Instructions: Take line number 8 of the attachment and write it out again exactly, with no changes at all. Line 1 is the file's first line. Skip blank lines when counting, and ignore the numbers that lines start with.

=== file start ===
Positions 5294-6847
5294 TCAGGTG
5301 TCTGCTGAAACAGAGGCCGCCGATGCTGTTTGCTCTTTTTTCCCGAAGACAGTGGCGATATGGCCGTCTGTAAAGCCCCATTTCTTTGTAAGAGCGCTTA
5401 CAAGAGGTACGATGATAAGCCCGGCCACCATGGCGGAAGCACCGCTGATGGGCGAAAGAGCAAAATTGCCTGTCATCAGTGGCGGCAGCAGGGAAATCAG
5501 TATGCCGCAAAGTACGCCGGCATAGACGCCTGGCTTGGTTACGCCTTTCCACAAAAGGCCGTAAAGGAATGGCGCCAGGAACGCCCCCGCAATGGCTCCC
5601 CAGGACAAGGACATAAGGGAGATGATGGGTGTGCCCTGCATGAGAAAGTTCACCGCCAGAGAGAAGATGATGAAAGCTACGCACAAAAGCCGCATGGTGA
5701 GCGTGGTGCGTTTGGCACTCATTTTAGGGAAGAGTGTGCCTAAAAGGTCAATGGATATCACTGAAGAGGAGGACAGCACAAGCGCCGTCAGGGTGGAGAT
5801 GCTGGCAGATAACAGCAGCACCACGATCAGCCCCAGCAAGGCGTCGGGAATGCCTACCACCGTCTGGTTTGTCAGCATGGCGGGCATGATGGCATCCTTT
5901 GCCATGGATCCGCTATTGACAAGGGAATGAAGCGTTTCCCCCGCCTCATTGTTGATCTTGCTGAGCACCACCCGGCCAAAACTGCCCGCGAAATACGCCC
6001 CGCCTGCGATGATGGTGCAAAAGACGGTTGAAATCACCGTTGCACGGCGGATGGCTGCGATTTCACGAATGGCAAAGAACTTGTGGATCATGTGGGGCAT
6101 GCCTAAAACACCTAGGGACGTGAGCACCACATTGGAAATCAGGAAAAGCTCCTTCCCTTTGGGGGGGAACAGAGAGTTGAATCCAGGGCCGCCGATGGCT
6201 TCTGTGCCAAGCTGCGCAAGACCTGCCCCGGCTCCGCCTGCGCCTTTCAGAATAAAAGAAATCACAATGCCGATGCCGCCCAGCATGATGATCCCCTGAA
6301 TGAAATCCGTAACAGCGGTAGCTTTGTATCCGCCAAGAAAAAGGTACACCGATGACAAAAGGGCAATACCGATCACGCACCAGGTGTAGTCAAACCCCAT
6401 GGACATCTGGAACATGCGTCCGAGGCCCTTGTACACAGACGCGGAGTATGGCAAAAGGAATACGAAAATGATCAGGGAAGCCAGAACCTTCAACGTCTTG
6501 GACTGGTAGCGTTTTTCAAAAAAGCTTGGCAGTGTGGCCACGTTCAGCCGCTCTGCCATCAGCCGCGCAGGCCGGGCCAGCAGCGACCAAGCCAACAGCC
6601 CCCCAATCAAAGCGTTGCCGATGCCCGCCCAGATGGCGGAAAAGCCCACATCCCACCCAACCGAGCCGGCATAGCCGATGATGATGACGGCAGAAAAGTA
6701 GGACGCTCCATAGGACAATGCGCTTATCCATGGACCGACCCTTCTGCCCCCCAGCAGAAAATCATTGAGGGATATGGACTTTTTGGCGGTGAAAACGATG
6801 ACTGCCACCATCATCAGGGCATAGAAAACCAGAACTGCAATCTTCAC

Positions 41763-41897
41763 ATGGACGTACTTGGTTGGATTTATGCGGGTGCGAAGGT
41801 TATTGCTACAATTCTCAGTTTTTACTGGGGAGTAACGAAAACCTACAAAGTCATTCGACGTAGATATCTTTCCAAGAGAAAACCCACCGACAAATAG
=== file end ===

5801 GCTGGCAGATAACAGCAGCACCACGATCAGCCCCAGCAAGGCGTCGGGAATGCCTACCACCGTCTGGTTTGTCAGCATGGCGGGCATGATGGCATCCTTT